Trying anything for the first time is hard, only because you haven’t before. For less than $50, you can acquire a wealth of new motorcycling knowledge and in turn become an all around, better motorcyclist. Haynes has just released their newest service and repair manual for 2010-2017 BMW S1000 R / RR / and XR models but they also have a manual with full color pictures for just about every other bike out there, including yours. In addition to a Haynes or Clymer manual you should most certainly own a factory manual, too. YouTube videos can be great these days, but a good ol’ fashioned paper manual will be less mad at you than your computer if you get oil or grease on it. So, what are you waiting for?
Some MO How-To’s, Tips & Tricks:
MO Wrenching: How to Lube Cables
Basic Maintenance: How to Adjust a Clutch Cable
MO Wrenching: How to Properly Splice Wires
MO Wrenching: How do I Change my Coolant?
Turn On: How to Install Switched Accessory Power To Your Motorcycle
Haynes Launches BMW S1000 Motorcycle Service and Repair Manual
NEWBURY PARK, CA – November 29, 2017 – Haynes Publishing has recently launched a new workshop manual covering all BMW 999cc S1000RR based bikes from 2010 to 2017. This manual includes details on the S1000RR sportbike (2010-17), the S1000R naked bike (2014-17) and the S1000XR adventure-tourer (2015 – ’17).
As with many recent motorcycle manuals from Haynes, you can now choose the traditional paper or an online version of the BMW S1000RR/R & XR (’10 – ’17) Service & Repair Manual. Haynes online manuals include all the content from the printed manuals with the additional benefits of color photographs throughout, searchable menus, and quick links. The online edition provides access to all the same service and repair information as the book version via your desktop, laptop, tablet or smartphone – great for when you’re on the move.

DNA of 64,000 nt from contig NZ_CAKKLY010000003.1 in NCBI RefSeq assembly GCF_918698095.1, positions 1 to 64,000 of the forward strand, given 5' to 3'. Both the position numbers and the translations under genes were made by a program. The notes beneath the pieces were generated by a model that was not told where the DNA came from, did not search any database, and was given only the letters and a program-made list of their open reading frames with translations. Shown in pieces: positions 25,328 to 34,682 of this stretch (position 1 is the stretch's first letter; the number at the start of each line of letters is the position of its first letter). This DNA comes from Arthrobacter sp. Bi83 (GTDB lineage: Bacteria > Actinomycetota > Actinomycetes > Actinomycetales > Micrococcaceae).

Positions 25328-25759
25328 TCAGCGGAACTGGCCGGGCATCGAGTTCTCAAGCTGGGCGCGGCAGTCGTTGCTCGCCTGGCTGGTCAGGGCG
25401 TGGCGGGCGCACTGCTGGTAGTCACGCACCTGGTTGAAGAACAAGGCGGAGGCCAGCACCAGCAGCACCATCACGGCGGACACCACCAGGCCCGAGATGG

Every Haynes manual is written from the hands-on experience gained from stripping down and rebuilding a bike in the Haynes Project Workshop. The practical step-by-step instructions and clear photos are easy to follow and provide information on maintenance, repairs, troubleshooting, fault finding and testing, and Haynes tips to make many tasks easier. More important than ever, color wiring diagrams are provided for all electrical circuits.
The S1000RR was initially launched as a World Superbike race bike at the 2008 Cologne show, and the first real production versions went on sale to the public at the very end of 2009. Further updates followed for 2012, 2015, and 2017 production year models. To complement the RR, BMW later introduced the naked R model and the adventure-touring XR.
Having made its mark on the race track in World Superbike and Superstock 1000, and also in real road racing at the Isle of Man TT, the BMW S1000RR has since taken a large market share from the established four-cylinder super sports models from Japan. Besides its outright power and handling prowess, the advanced German engineering and electronic rider aids simply outclassed the other players in the field.
The BMW S1000RR/R & XR (’10 – ’17) Service & Repair Manual is available in either print or online format from www.haynes.com. The printed manual is priced at $45.95 including free shipping via Priority Mail. The online version is available on a subscription basis at $29.99 a year and includes immediate access.
About Haynes Publishing Group, PLC
Haynes, with their subsidiaries Clymer, Chilton DIY, and I & T Tractor manuals, is the world-leader in automotive, motorcycle, marine, and tractor repair content. They are responsible for teaching millions how to carry out routine maintenance and repairs for over 50 years, by dismantling and putting countless vehicles back together again. Only in this unique hands-on way can Haynes provide authoritative and step-by-step information on both basic and complex tasks through their print, digital and OnDemand products.
Haynes OnDemand offers over 1,000 in-depth expert video tutorials for the most popular cars and trucks on the roads. For less than $5 each, OnDemand allows customers to follow along as Haynes’ experienced experts demonstrate a specific repair or service task on their specific model.
For more information on Haynes Manuals, Inc. and their products, please visit www.haynes.com or follow Haynes manuals through the following social media links: